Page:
Supported by radar on the ground, Angolan and Cuban MiG 23s proved superior to the South African Air Force. With its air force grounded and its tanks stopped by mines and difficult terrain, the besieging force was reduced to shelling Cuito Cuanavale at long range for three months. In major ground battles in January, February, and March, the South Africans failed to take it.
By the time of the March attack, the conditions of battle had begun to turn against the SADF. First there was a mutiny by the conscripted troops of the Southwest African Territorial Force. The South Africans were racist even in military tactics, and placed black troops in front of the white troops to bear the brunt of the fighting. Second, the heavy equipment bogged down on the eastern bank of the Cuito during the rainy season. Most important, without air support, the South Africans were outgunned by the Angolans. By the end of March the South African siege was over and the South Africans themselves were trapped and under siege.
The war became more and more unpopular in South Africa when young whites began coming home in body bags. This intensified the End Conscription campaign in South Africa and forced the South Africans to take steps leading to the talks among the principal combatants: the Angolans, the Cubans, the South Africans, and the United States. (It is important to see the United States as a combatant, and not as a peacemaker, as the Western media have suggested.) So confident were the Cubans and Angolans after repulsing the South Africans that in the space of two months they built two airfields to consolidate their control of the southern provinces. At this point the United States attempted to open a new front in the north with UNITA. The calculation was that as long as UNITA was integrated into the SADF there would be little popular support for it in the United States. The U.S. military carried out exercises called Operation Flintlock in May to drop supplies for UNITA, hoping to relieve the trapped South African forces.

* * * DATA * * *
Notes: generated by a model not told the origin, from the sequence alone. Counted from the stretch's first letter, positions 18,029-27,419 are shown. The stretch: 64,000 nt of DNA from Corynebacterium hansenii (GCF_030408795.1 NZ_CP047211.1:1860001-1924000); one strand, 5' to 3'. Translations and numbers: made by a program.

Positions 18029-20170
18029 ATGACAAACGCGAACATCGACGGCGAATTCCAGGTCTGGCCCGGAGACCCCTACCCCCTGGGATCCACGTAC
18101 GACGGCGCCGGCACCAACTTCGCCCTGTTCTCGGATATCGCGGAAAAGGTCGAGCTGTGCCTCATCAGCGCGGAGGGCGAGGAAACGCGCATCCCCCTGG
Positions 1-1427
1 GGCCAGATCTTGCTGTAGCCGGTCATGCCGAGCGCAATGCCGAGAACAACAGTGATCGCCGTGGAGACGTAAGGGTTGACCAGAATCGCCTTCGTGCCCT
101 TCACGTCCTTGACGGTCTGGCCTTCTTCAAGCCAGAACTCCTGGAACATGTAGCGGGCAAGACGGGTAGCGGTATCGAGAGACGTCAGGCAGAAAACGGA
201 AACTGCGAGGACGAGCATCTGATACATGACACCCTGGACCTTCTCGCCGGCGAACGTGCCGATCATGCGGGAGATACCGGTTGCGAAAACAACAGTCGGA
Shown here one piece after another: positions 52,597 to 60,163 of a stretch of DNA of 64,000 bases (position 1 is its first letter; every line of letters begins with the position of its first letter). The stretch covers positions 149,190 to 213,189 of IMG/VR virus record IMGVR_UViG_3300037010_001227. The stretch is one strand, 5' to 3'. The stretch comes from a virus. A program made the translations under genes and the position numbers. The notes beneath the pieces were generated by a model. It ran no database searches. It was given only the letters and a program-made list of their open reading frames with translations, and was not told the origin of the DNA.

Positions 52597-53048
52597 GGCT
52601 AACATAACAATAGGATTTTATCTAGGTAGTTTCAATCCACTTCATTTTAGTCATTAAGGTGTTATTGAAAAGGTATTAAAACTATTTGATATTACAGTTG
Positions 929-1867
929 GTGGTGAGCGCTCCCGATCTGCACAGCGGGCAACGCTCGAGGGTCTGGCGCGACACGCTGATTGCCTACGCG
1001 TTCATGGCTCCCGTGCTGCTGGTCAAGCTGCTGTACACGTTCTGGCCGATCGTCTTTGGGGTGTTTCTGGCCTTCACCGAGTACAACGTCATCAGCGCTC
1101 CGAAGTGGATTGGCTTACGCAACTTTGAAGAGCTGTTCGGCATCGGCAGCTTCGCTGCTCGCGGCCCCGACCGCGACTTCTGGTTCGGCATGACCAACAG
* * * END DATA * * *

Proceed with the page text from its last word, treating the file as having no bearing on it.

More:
The reversal of the South Africans’ military fortunes was sealed at Tchipa on June 27, 1988. Here the SADF tried to open a new front to relieve the troops trapped at Cuito Cuanavale. In this decisive battle, the FAPLA forces confirmed their air superiority. When the news of their defeat at Calueque Dam reached South Africa, more young whites protested against the draft. One South African newspaper called the battle of Tchipa “a crushing humiliation.” It said, “The SADF resembled the trenches of the Somme, rather than the troops of a mobile counterinsurgency force.”
The Conference Table
The talks and jockeying about the independence in Namibia should be seen as an attempt to win at the conference table what South Africa had lost in battle. But in reality the South Africans had only two genuine choices: to negotiate a capitulation or to surrender openly. The siege of Cuito Cuanavale ended after the SADF agreed to withdraw from Namibia. There was dithering at the diplomatic level as the prime minister of South Africa tried to get Zaire to continue the war, the Americans tried through third parties to pressure Angola to form a government of national unity with UNITA, and the Western press tried to link the South African retreat to the withdrawal of the Cuban troops from Angola. The United States has since used its influence in the UN Security Council to water down Resolution 435 by limiting the deployment of UN troops in Namibia. At the same time, the South Africans are deploying former commandos of Koevet, a death squad-type organization, in an attempt to prevent a massive victory by SWAPO. But the siege of Cuito Cuanavale was a turning point in the process of militarization in Africa. It opened the way for the genuine decolonization of Namibia.
Our focus on the military has been guided by the way in which militarism has compounded the crisis of reconstruction in Africa. Angola has suffered disproportionately, and its economy has had to postpone reorganization in order to meet the South African invasion. In the past three years, more than 50 percent of the Angolan budget had to be spent on weapons. The Angolans will inherit refugees, amputees, demolished homes, and a destroyed economic infrastructure after this war. The political and economic challenges facing the Angolan society will be as formidable as the military battles with the SADF were.
War has profound effects on any society, and the impact of Cuito Cuanavale is still unfolding in Southern Africa. In Namibia, SWAPO and others struggling for independence now have renewed confidence. The siege of Cuito Cuanavale has changed the military balance in Southern Africa on the side of liberation; self-determination, not white domination, is the agenda of Africa today. But the cost of the war also highlighted the tremendous burdens that have been placed on the African peoples who bear the brunt of capitalist oppression. The political and economic battles they now face will be as demanding as the military struggles from which they have so recently emerged victorious. These tasks confront a generation that has matured in the post-independence period. The unfolding of this process will have repercussions well beyond Africa.